A key symbolic moment was when the average concentration of atmospheric carbon dioxide hit 400 parts per million in Mauna Loa, Hawaii, in May. Such levels haven't been seen in about 3 million years, said J. Marshall Shepherd at the University of Georgia.
Rising atmospheric CO2 leads to overall warming. By 2100, the Earth will be warmer than ever, authors of a Science study said in March.
The Fifth Assessment Report of the Intergovernmental Panel on Climate Change, released in September, found increasing evidence that ice sheets are losing mass, glaciers are shrinking, Arctic sea ice and global snow cover is decreasing, and permafrost is thawing in the Northern Hemisphere. And the researchers said they were more certain than ever that humans are responsible for at least half the increases in global average temperatures seen since the 1950s.
While the concept of man-made climate change remains controversial politically, the debate among scientists and governments has shifted toward what can be done to limit the carbon emissions blamed for trapping heat in the atmosphere, how to deal with the expected effects, and who should pick up the cost for the poor countries analysts say are likely to be hit the hardest.
A U.N. conference on the topic struggled to reach consensus despite a dramatic plea from a representative of the typhoon-ravaged Philippines. Global emissions were on track to top a record 39 billion tons, though the United States and Europe managed to cut their carbon dioxide releases.
With legislative action likely to fail in the U.S. Congress, the Obama administration took steps on its own to try to rein in emissions and beef up the defenses of vulnerable communities.
Sequester, shutdown suck money out of science
It takes funding to do scientific research, and it's a big problem when the stream stops. The one-two punch of $85 billion in forced spending cuts and a federal government shutdown bit deeply into American science in 2013.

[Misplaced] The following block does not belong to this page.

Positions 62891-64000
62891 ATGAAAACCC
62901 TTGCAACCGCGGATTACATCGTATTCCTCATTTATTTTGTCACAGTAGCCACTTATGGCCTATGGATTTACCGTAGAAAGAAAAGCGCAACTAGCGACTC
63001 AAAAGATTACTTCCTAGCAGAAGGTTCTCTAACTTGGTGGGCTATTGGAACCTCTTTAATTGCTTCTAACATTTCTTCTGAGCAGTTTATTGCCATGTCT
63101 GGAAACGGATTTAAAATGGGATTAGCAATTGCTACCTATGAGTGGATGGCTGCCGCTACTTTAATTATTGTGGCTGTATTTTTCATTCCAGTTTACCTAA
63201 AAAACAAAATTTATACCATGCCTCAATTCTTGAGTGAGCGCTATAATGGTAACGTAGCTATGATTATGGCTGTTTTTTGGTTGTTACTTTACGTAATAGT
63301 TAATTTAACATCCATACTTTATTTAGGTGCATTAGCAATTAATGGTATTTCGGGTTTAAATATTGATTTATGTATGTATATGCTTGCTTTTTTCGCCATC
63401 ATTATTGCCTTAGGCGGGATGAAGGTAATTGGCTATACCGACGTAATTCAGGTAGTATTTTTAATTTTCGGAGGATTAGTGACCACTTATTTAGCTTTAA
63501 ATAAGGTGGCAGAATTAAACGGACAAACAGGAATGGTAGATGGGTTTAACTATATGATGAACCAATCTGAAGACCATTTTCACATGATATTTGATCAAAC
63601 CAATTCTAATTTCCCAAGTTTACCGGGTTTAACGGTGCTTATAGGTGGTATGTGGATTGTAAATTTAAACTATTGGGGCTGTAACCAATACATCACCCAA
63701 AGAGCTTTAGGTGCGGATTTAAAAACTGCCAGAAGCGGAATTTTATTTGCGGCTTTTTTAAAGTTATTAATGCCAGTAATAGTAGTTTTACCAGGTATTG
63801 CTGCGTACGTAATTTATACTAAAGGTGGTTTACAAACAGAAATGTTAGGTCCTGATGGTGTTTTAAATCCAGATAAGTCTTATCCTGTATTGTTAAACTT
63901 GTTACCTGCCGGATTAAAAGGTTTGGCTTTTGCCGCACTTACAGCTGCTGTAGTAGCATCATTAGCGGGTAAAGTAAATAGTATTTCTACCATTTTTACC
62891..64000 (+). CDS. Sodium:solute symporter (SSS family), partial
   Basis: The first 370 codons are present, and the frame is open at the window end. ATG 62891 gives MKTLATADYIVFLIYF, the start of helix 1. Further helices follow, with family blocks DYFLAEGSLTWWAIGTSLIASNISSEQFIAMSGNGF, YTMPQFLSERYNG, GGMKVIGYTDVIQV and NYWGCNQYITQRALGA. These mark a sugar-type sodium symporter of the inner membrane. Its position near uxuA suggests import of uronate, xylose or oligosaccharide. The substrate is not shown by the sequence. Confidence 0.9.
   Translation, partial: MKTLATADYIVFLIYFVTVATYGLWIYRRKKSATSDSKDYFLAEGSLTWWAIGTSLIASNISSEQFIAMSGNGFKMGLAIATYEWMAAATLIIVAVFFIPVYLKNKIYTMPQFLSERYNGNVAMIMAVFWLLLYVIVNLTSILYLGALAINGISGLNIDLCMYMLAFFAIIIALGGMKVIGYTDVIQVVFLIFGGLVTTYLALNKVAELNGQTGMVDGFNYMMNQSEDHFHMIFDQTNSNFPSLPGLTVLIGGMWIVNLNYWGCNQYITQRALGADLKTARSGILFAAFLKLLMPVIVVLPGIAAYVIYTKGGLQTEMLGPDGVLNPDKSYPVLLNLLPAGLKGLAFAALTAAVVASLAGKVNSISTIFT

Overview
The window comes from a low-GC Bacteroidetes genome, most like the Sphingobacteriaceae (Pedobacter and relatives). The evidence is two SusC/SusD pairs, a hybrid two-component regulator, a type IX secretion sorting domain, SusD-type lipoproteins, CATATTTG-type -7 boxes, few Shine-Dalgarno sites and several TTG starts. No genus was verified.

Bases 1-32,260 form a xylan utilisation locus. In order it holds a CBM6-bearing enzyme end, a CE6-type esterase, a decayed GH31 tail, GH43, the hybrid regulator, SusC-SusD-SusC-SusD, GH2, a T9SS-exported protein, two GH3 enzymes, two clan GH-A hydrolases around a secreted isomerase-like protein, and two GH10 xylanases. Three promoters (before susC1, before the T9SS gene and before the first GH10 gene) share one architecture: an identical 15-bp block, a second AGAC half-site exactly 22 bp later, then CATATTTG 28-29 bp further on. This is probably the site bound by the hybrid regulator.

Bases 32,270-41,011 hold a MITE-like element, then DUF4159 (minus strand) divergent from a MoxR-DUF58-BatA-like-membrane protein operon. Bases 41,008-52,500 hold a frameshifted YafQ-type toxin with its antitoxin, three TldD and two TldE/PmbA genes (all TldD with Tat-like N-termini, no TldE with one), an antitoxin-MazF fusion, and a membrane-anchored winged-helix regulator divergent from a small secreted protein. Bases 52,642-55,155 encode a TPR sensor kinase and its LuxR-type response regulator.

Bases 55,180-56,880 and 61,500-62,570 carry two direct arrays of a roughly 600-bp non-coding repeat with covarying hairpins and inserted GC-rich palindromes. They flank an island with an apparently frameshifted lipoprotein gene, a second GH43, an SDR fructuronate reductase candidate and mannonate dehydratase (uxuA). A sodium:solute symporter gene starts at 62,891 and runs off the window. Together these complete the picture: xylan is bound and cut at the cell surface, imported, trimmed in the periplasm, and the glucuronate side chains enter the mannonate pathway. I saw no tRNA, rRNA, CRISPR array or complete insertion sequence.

The National Science Foundation, which supports research and education in non-medical science and engineering, said it would be awarding 1,000 fewer grants in 2013.
Nearly half the recipients who get federal science funding say they've recently laid off or will lay off scientists and researchers, according to a survey by 16 scientific societies. The National Institutes of Health, the largest supporter of U.S. biomedical research, said 20,000 researchers and technicians would lose jobs as $1.6 billion was eliminated from its $31 billion budget.
Then, a Republican drive to defund President Barack Obama's signature health care law led to the partial shutdown of federal offices. Hundreds of thousands of government workers were furloughed during the 16-day impasse, including 97% of NASA's employees.
Fun with physics
But science is still moving forward, sometimes even toward what looks like science fiction.
Physicists said they had taken a step in the direction of making an invisibility cloak, albeit a small step. Their method can make objects "invisible" within a limited range of light waves -- specifically, microwaves.
And remember the light sabers in "Star Wars"? Scientists said in September that they had made "light-matter," molecules made of particles of light called photons that don't behave like traditional light.
Speaking of particles, we're learning more than ever about what scientists had hoped to find with a $10 billion machine called the Large Hadron Collider. The Higgs boson explains why matter has mass. Physicists announced the discovery last year, but are even more confident now, and the Nobel Prize in Physics was awarded to the theorists who predicted the particle.
The collider is turned off for upgrades, but physicists at the European Organization for Nuclear Research, or CERN, told CNN they have a lot more data to look through. More on the "God particle" (yes, we know that's a misnomer) may be in the details.
There's plenty more to find out about our universe in 2014. Let's see if there's enough money to support it.
What were your favorite science stories from 2013? Tell us in the comments.
CNN's Ben Brumfield contributed to this report